Arriving at IAS, Levine found a cadre of mathematicians, physicists and computer scientists eager to sink their teeth into substantial biological problems. Together the Center’s researchers have since tackled a wide range of topics, from the genetics of the HIV and H1N1 viruses to the metabolic pathways of the Masai, an ethnic group in Kenya and Tanzania. And while IAS is a very small place—its entire permanent faculty typically numbers about 25 people—a constant influx of visitors and long-term members has enabled the systems biology center to extend its reach far beyond the Institute’s walls. “We’ve trained maybe 30 people here over the last decade who are now at universities and biotech companies across the country,” Levine says.
In 2008 the Simons Foundation expanded its quantitative biology commitments to include the establishment of a partnership between IAS and The Rockefeller University in New York City, and the creation of the Simons Center for Quantitative Biology at Cold Spring Harbor Laboratory, in Cold Spring Harbor, New York.
IAS and Rockefeller offer complementary strengths: IAS has an almost unparalleled history in mathematics and theoretical physics, while Rockefeller, the country’s first institution devoted entirely to biomedical research, places its focus squarely on experimental biology. The two institutions now share joint visiting professors and graduate and postdoctoral fellows, Thursday morning coffee sessions, and an annual symposium whose stated goal is to evoke “undisciplined conversation.”
Leibler, who holds joint appointments at Rockefeller and IAS, appreciates the opportunity to slow down and take the long view when at IAS.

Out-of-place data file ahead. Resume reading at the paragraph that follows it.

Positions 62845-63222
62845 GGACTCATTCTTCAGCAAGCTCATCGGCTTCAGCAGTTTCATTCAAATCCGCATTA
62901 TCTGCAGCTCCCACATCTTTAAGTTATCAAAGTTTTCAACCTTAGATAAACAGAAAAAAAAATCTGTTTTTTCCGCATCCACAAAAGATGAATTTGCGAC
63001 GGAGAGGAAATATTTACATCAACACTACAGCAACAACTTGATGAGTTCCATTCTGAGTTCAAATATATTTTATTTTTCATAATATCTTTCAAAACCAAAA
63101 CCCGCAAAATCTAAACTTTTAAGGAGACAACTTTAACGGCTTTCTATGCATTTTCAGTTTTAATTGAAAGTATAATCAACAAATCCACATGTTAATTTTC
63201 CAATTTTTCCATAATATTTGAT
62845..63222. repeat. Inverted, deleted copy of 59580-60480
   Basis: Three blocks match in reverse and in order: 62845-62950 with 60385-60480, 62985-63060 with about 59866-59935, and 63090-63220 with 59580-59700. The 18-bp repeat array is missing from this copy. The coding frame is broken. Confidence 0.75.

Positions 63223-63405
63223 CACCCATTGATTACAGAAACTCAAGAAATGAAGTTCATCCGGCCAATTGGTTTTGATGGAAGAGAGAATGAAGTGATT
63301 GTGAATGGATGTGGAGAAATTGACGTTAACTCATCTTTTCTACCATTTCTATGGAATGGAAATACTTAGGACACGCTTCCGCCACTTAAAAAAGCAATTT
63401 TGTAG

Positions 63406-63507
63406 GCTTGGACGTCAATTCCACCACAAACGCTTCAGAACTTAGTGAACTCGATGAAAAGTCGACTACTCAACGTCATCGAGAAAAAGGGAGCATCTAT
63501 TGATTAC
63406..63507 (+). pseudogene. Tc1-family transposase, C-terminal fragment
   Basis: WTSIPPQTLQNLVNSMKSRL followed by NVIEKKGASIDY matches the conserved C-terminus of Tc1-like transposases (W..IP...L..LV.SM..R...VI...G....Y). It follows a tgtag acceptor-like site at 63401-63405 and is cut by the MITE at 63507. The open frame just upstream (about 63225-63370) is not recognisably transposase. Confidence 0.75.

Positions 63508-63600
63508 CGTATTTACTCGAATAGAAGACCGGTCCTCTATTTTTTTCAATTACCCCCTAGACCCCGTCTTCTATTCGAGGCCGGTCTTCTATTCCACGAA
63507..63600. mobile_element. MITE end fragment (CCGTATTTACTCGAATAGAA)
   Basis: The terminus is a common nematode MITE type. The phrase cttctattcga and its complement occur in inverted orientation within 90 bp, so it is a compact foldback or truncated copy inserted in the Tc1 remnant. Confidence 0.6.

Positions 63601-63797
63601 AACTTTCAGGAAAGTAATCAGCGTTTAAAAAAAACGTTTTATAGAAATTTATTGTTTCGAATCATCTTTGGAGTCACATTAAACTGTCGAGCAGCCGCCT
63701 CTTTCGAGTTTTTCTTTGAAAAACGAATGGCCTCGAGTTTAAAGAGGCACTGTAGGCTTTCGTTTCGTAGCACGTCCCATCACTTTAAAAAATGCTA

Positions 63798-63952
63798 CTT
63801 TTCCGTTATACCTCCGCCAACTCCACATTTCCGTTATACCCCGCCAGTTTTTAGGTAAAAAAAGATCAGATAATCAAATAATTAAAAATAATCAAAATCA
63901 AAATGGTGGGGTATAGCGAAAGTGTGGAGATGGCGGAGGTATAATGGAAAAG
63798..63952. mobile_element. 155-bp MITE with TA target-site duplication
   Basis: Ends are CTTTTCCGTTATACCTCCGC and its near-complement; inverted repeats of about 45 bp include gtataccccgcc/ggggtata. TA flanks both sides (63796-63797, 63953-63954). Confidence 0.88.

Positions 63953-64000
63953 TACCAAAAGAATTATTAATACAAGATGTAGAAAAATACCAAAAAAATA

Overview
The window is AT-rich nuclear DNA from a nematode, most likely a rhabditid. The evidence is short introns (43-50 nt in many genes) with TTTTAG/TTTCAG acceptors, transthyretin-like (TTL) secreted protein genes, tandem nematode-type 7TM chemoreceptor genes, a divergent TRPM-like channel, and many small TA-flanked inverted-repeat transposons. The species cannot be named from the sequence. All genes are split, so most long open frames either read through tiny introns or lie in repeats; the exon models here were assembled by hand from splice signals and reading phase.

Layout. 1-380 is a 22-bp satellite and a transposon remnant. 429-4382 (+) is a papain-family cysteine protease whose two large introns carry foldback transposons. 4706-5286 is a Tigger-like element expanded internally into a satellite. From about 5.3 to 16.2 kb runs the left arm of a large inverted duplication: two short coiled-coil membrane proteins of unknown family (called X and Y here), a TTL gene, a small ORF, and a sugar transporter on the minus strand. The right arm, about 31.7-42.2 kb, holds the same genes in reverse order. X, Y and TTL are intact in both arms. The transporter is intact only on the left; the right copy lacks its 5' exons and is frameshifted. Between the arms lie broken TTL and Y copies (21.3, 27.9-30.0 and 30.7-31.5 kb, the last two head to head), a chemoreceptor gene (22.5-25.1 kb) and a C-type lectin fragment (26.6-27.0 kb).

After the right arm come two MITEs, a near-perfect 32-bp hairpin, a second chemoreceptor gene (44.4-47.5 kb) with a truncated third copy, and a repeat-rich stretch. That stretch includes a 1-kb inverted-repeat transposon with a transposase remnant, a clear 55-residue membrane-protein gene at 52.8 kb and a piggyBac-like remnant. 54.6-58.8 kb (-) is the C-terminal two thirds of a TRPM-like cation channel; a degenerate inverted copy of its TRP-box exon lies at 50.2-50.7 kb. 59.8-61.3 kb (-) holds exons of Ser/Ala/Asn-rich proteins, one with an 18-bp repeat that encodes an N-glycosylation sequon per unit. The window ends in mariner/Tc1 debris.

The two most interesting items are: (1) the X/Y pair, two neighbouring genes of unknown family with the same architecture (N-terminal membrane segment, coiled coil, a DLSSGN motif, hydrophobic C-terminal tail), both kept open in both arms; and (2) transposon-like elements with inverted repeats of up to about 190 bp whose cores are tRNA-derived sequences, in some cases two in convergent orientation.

“Maybe because it doesn’t have labs, the Institute is one of the rare places where you can step back a bit and think about where biology is going in the long term,” he says.
Cold Spring Harbor Laboratory, meanwhile, was already an established strength in quantitative biology when the Simons Foundation created the Simons Center there: several faculty members, including Wigler, were actively pursuing quantitative biology research. But the Center’s creation has assisted that laboratory in growing into an even greater quantitative biology powerhouse. The Center has nine faculty members as of March 2012, and plans to grow to 12 to 13 faculty, and to about 50 total individuals, including postdocs and other researchers. The goal is to build up a dynamic group trained not only in genetics and neuroscience, but also mathematics and physics.
One recent focus at the Center has been the use of machine-learning techniques to search for genomic markers that could indicate a particular cancer patient’s prognosis, and which treatments would be most effective. In recent work, for example, the researchers have been looking for markers that suggest which breast cancer patients are most likely to benefit from particular treatments. “These approaches will have a profound medical impact,” Wigler says.
While these particular studies have clear practical implications, researchers at the two Simons centers are not under particular pressure to produce work with immediate practical application. After all, observes Simons, when IAS was created in 1930, its founders didn’t tell Einstein which equations to solve. Likewise, he says, the Simons Foundation doesn’t have a specific goal in mind in supporting the two quantitative biology centers.
“We are happy to see efforts at the most basic level,” Simons says. “It’s not that we don’t expect applications, but we just don’t know what they will be yet.”